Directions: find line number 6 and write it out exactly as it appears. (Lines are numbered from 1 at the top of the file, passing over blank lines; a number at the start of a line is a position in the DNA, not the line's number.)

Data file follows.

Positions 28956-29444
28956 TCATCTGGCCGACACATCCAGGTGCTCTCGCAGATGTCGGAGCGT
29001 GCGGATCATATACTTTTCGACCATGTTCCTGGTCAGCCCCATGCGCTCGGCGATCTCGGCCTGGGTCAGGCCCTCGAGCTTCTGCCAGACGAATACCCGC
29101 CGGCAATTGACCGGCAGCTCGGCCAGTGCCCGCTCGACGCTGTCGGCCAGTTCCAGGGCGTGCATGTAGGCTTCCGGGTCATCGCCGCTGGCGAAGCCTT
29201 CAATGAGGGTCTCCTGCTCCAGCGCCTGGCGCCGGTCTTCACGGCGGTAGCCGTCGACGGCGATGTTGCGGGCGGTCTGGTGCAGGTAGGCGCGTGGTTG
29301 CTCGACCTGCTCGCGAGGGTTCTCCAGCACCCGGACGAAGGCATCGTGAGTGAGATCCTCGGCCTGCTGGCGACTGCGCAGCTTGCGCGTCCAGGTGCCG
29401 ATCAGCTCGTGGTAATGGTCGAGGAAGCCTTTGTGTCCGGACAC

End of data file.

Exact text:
29301 CTCGACCTGCTCGCGAGGGTTCTCCAGCACCCGGACGAAGGCATCGTGAGTGAGATCCTCGGCCTGCTGGCGACTGCGCAGCTTGCGCGTCCAGGTGCCG